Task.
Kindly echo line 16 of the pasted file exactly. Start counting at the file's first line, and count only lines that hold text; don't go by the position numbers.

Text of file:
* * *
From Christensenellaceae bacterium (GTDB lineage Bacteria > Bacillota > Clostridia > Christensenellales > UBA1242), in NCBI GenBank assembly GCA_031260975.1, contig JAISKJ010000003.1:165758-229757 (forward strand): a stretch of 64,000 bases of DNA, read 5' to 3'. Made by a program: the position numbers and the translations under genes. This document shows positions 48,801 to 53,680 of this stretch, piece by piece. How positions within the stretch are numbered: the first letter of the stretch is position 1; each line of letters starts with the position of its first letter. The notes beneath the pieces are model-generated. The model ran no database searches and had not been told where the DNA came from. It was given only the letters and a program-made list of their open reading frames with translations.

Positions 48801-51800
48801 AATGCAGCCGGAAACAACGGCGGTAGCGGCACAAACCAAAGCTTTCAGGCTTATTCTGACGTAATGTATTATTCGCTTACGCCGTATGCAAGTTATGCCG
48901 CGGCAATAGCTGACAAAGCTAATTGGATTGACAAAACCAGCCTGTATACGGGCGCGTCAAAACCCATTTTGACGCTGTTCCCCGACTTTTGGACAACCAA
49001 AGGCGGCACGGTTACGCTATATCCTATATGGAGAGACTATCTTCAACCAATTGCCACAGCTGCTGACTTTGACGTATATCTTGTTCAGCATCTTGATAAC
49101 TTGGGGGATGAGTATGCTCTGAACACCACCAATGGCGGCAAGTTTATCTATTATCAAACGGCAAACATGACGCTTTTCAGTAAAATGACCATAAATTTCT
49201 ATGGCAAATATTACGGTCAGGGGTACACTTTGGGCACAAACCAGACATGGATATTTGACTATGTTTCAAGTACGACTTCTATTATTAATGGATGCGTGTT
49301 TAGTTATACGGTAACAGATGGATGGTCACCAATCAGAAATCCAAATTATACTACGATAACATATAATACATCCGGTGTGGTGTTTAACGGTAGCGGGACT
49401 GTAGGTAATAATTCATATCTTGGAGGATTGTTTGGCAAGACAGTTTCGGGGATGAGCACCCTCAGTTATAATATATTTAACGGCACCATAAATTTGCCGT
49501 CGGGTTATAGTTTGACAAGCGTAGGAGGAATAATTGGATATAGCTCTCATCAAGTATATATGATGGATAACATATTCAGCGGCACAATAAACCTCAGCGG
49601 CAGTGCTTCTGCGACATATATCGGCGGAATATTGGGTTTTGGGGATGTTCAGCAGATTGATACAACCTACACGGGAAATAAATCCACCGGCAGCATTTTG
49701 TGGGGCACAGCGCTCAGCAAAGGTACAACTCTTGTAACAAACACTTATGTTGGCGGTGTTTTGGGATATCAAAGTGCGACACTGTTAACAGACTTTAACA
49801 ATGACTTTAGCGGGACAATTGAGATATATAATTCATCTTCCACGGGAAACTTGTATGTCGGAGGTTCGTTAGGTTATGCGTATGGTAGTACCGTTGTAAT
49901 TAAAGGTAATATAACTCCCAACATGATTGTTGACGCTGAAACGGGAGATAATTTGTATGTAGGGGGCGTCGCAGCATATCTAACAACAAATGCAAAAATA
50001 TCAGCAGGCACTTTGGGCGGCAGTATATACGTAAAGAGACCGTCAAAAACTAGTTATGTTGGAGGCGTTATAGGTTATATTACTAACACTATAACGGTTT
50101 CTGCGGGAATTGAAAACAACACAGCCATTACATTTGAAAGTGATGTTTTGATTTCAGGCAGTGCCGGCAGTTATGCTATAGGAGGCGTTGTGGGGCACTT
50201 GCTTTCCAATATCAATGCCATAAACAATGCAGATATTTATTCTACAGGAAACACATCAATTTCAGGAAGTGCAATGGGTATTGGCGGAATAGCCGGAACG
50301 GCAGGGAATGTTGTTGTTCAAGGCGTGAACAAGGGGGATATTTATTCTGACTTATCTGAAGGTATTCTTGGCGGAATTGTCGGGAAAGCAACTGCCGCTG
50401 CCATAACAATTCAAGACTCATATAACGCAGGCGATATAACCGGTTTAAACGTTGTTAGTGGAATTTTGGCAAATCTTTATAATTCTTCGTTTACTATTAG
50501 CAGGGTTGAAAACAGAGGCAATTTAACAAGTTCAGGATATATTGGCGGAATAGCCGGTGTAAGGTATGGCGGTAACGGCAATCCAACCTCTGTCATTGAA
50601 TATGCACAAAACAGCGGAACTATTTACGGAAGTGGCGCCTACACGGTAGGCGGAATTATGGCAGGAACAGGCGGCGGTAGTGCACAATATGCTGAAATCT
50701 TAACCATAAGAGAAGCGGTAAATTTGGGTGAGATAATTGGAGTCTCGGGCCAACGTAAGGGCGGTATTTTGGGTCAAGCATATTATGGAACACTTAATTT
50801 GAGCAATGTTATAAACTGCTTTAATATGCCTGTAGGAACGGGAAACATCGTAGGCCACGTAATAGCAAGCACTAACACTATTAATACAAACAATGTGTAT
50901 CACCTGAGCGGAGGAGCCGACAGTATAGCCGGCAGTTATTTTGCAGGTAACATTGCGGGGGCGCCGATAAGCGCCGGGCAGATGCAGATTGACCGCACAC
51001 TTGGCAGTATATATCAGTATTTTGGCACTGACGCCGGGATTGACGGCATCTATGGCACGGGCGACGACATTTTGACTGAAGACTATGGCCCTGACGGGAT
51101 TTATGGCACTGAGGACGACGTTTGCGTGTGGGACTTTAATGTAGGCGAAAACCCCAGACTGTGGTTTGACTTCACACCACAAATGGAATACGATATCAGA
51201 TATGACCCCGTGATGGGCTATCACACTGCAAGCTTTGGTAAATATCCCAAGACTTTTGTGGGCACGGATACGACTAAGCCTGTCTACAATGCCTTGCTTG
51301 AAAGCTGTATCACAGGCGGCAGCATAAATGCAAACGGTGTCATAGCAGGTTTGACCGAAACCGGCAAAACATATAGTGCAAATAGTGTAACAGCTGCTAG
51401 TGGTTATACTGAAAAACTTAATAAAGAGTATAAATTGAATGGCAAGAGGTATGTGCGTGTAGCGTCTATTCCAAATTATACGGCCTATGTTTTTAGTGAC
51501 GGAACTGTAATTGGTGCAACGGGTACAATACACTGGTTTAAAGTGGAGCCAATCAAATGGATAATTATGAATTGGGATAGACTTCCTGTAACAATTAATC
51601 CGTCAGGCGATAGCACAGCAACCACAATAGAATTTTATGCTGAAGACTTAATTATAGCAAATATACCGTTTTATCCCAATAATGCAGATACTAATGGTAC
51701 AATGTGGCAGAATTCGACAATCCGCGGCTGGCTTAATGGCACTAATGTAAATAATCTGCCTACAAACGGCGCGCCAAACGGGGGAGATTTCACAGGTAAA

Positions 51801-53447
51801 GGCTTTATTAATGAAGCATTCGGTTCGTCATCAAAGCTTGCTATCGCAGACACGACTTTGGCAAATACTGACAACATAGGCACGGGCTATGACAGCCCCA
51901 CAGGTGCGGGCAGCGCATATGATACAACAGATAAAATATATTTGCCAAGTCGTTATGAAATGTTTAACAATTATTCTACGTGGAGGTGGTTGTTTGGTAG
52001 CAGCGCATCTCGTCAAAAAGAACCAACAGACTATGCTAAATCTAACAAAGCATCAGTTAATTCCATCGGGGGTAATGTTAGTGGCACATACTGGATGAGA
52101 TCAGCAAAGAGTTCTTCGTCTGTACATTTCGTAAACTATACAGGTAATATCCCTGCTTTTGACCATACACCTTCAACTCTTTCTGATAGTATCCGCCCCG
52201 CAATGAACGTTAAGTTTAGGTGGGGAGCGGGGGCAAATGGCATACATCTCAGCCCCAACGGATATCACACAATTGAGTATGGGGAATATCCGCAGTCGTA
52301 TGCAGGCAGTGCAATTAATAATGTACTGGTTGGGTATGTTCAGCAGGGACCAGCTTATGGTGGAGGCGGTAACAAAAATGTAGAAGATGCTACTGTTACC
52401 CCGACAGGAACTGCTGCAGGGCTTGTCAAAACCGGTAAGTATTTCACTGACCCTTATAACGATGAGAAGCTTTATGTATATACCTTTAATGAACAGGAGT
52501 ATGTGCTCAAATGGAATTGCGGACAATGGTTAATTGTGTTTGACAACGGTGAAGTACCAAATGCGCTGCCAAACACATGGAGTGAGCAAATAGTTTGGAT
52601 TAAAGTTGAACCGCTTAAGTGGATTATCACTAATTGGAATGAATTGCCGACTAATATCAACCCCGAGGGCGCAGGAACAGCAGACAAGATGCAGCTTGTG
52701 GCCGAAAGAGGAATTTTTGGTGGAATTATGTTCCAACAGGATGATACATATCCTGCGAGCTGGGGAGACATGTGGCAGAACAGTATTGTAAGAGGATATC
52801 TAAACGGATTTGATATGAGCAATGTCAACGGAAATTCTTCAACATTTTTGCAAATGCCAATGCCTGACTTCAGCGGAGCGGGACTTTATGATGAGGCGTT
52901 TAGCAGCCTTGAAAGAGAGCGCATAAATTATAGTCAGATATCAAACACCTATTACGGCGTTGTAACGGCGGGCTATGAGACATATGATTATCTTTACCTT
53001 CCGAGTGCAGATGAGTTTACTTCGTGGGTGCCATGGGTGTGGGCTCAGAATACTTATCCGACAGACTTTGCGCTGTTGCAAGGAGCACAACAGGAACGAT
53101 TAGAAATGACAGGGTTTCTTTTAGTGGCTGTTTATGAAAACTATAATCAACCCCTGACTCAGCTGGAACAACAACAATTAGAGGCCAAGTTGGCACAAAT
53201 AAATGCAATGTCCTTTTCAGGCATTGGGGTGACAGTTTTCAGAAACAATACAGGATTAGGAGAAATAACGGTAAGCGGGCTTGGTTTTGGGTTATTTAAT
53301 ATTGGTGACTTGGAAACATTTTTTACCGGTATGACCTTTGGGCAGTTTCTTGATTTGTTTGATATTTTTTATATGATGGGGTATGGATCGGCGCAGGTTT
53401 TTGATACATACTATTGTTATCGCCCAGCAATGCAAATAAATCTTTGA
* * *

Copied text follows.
50101 CTGCGGGAATTGAAAACAACACAGCCATTACATTTGAAAGTGATGTTTTGATTTCAGGCAGTGCCGGCAGTTATGCTATAGGAGGCGTTGTGGGGCACTT